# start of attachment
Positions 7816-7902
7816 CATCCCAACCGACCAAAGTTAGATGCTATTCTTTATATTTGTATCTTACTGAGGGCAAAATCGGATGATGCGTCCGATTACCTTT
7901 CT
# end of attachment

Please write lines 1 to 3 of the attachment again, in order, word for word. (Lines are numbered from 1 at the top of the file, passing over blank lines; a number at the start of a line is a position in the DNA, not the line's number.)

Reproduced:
Positions 7816-7902
7816 CATCCCAACCGACCAAAGTTAGATGCTATTCTTTATATTTGTATCTTACTGAGGGCAAAATCGGATGATGCGTCCGATTACCTTT
7901 CT